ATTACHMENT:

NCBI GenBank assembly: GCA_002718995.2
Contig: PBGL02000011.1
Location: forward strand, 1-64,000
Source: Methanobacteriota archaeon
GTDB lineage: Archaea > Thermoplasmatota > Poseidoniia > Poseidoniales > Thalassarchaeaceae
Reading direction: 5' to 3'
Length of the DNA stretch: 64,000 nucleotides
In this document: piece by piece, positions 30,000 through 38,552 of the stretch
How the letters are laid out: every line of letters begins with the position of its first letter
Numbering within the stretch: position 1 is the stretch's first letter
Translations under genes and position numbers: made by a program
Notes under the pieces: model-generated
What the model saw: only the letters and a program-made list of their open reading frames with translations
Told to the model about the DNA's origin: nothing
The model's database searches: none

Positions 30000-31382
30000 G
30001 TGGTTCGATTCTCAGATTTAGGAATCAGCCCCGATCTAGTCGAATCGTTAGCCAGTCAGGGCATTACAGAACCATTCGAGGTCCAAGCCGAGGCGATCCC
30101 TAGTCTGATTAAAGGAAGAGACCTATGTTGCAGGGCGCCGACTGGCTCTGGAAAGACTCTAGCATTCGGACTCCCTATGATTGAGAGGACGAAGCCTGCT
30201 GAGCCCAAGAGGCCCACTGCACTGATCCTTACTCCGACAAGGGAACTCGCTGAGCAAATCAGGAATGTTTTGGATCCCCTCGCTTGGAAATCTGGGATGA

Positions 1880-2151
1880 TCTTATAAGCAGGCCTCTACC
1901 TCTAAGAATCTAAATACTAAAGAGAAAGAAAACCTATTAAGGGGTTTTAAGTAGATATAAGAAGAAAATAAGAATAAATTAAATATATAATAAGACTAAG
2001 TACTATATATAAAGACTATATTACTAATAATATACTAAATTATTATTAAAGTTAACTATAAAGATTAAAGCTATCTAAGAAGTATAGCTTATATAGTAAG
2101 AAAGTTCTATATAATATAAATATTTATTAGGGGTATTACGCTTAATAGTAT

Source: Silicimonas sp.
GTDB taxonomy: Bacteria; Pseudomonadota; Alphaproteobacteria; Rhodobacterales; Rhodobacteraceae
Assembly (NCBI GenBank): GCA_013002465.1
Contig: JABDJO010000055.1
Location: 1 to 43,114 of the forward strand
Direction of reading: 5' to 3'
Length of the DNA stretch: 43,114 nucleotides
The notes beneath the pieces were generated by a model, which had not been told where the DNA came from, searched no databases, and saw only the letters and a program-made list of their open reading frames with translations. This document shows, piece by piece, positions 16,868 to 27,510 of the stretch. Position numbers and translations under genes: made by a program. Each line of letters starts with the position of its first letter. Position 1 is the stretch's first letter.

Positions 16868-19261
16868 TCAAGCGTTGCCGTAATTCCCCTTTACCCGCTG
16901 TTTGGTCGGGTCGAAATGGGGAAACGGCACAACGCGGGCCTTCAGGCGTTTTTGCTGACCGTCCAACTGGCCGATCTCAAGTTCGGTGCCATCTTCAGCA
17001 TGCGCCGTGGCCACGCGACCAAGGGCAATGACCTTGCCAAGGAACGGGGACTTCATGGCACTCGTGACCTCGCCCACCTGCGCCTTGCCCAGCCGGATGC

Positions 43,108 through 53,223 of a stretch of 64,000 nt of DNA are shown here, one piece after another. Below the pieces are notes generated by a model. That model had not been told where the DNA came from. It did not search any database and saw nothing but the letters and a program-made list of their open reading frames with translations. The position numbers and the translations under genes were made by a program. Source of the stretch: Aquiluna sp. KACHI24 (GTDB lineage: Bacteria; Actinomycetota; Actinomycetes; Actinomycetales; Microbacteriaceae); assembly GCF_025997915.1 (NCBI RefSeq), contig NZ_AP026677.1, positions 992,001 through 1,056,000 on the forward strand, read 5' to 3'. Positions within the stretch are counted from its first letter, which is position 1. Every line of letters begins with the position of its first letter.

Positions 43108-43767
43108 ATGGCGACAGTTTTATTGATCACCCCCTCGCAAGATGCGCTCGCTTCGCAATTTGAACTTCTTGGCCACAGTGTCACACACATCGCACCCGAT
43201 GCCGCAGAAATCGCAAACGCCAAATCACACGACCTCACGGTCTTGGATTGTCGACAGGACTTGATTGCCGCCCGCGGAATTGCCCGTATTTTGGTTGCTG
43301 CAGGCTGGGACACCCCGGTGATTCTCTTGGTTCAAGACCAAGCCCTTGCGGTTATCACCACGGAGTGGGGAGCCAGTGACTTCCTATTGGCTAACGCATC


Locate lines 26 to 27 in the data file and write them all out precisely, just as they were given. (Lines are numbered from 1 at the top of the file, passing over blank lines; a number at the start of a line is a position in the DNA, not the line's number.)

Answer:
Source: Silicimonas sp.
GTDB taxonomy: Bacteria; Pseudomonadota; Alphaproteobacteria; Rhodobacterales; Rhodobacteraceae